(5) Then the leaders of Judah would understand that God is their strength through the inhabitants of Jerusalem. In times past Jerusalem was shut up in safety while invaders like Sennacherib pillaged the towns around them. It seems here and in the next verse that we have a picture of both those who live in Jerusalem and those who live in the surrounding areas fighting their common enemy together. The leaders of thousands outside of Jerusalem would recognize that they had true allies within Jerusalem. Evidently the separation of the inhabitants of Jerusalem versus those who lived outside of the city in other towns was a big deal. Neh 11 describes in detail how the leaders and others were chosen to live in the city while others lived in other locations.

Again in an eschatological link, Dan 11:32 says that the king of the North will corrupt those who have violated the covenant, but the people who know their God will firmly resist him.

___________________________________________________

A Simple Guide to Paul's EpistlesYou Can Understand the Book of Revelation

For more information and to purchase books by Jeff Scoggins visit Skapto Publishing.

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Bible prophecy, Minor prophets, old testament, zechariah

Zech 10:5-7

2/13/15

(5) Because God is with them His people are mighty in battle—physical battle in Judah’s time, spiritual battle today—trampling their enemies in the mud and putting to shame those who ride on horses. As mentioned in Zech 9:10, God had forbidden horses and chariots to Israel because everyone needed to understand that they did not win their battles due to their own might or their own power but by God’s Spirit. So those with inferior battle equipment would put to shame those with superior equipment. Even a feeble person would be a great warrior like an angel of the Lord (Zech 12:8). God had conquered the Egyptian horses and chariots for Israel at the Red Sea. He conquered Sennacharib’s horses and chariots by sending an angel to slay them. He conquered Aram’s horses and chariots when He blinded them for Elisha. Zech 12:4 promised that He would blind them again for the sake of Israel.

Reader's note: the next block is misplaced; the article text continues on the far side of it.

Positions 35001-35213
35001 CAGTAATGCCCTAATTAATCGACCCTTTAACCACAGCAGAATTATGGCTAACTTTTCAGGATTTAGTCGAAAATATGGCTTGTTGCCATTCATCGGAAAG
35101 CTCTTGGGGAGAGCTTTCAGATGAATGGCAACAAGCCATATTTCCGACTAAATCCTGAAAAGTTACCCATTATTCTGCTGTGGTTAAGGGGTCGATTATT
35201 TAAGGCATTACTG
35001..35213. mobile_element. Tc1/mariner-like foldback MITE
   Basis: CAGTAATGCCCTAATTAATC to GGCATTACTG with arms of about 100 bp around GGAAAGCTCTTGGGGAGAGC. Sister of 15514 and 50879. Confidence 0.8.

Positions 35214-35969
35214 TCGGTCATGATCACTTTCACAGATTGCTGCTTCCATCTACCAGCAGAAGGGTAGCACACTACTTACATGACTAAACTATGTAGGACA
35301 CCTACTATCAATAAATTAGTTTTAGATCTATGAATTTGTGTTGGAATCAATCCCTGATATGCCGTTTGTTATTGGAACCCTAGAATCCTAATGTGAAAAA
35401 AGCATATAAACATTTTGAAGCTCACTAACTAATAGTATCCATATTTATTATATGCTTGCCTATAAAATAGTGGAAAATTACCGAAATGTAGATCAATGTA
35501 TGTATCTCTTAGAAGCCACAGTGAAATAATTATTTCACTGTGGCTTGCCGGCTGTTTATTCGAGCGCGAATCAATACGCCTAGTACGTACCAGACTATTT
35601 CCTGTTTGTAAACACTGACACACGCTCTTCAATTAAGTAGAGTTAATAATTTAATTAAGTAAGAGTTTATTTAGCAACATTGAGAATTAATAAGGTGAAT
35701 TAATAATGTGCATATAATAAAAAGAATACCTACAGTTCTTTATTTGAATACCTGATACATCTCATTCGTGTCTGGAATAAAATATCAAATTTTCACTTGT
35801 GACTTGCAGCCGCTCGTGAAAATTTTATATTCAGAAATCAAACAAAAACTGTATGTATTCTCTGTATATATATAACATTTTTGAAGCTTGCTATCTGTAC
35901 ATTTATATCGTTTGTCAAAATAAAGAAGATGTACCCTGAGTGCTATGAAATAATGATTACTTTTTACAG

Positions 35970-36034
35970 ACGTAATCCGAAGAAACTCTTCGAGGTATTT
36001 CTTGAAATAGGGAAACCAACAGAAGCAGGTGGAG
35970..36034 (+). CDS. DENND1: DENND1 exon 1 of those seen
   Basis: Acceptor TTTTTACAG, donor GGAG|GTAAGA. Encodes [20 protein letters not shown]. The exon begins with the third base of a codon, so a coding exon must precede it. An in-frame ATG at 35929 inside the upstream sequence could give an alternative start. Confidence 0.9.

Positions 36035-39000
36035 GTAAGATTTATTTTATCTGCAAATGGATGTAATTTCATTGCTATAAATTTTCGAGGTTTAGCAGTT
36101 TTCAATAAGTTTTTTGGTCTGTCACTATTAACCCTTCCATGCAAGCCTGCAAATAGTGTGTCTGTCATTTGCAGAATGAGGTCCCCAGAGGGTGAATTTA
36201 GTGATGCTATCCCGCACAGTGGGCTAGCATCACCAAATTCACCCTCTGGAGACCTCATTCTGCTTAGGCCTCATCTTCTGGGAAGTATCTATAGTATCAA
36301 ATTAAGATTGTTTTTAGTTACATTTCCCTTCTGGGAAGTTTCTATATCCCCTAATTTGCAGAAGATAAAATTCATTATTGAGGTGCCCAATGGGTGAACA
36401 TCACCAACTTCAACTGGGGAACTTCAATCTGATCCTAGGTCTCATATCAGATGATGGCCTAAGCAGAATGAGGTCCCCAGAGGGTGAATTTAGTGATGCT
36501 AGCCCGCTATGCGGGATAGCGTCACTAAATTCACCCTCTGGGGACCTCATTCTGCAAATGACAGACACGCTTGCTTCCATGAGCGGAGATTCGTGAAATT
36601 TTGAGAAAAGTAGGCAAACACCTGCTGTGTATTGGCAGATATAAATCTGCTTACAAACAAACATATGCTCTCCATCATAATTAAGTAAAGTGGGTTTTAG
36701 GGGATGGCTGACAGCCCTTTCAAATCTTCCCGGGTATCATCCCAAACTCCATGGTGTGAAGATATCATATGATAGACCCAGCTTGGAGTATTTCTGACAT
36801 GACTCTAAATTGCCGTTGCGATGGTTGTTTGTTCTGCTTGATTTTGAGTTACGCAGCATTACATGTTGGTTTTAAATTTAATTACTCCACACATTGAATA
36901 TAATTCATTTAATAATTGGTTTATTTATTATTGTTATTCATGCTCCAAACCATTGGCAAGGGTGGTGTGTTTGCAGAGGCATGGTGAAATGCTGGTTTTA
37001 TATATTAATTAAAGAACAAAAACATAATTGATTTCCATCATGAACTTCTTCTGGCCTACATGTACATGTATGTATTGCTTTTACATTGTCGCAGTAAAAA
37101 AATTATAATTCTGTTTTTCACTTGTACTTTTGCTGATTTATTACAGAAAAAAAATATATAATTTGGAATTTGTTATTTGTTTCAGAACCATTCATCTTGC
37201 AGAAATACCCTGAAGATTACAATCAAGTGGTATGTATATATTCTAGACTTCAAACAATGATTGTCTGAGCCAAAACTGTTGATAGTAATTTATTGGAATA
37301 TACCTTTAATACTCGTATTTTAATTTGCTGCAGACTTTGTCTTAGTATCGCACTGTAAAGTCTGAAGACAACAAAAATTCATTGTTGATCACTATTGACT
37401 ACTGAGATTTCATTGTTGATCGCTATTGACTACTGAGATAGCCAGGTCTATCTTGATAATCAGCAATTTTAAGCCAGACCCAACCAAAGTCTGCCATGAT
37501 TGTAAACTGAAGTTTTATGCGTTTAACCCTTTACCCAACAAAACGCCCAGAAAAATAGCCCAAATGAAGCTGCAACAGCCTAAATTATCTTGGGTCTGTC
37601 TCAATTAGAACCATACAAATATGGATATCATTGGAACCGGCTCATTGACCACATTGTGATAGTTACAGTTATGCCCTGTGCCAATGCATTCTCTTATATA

Treading down the enemy was also something the Messiah accomplished in Isa 63:3. Mal 4:3 predicts the same with definite end-time overtones. Crushing the enemy casts all the way back to Adam and Eve’s fall in the garden when God promised to crush the serpent’s head via the woman, which is a symbol for His people.

(6) He would stengthen and save His people because He has compassion for them. Though he had rejected them due to their unfaithfulness, their relationship with Him would be reconciled to such a degree that it would be like He had never rejected them. He would once again be their God who answers them.

(7) Ephraim (representing the northern tribes) would also become mighty warriors and they would be so filled with joy would seem like they had been drinking. The inference is that prior to this, during their unfaithfulness to God, they were unhappy and it affected their children, as is always the case. But when their parents come back to the Lord the children will see it and be glad as well, rejoicing in their hearts. A family that is faithful to God is a happy family!

______________________________________________________________

A Simple Guide to Paul's EpistlesYou Can Understand the Book of Revelation

For more information and to purchase books by Jeff Scoggins visit Skapto Publishing.